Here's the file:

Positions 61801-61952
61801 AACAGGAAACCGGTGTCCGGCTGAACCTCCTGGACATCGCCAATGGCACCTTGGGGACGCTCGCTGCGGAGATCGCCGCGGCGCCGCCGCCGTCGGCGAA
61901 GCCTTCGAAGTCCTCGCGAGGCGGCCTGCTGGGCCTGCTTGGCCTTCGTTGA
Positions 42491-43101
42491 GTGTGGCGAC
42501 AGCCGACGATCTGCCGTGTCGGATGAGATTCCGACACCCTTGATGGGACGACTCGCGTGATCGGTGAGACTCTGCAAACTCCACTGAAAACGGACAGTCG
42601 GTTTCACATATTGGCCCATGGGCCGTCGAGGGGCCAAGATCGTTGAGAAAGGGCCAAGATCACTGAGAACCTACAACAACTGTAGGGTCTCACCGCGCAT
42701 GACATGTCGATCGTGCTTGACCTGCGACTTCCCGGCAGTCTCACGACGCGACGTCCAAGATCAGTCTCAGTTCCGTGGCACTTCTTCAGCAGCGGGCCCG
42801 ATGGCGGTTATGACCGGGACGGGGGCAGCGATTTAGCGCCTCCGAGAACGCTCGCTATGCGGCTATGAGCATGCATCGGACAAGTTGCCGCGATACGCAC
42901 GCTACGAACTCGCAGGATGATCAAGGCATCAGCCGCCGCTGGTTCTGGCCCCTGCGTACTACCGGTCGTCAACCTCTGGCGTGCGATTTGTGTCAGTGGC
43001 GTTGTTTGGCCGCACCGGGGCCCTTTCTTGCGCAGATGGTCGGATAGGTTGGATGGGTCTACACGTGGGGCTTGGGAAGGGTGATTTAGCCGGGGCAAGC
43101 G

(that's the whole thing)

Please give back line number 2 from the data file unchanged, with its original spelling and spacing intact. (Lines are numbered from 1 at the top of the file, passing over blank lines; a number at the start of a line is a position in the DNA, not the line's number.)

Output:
61801 AACAGGAAACCGGTGTCCGGCTGAACCTCCTGGACATCGCCAATGGCACCTTGGGGACGCTCGCTGCGGAGATCGCCGCGGCGCCGCCGCCGTCGGCGAA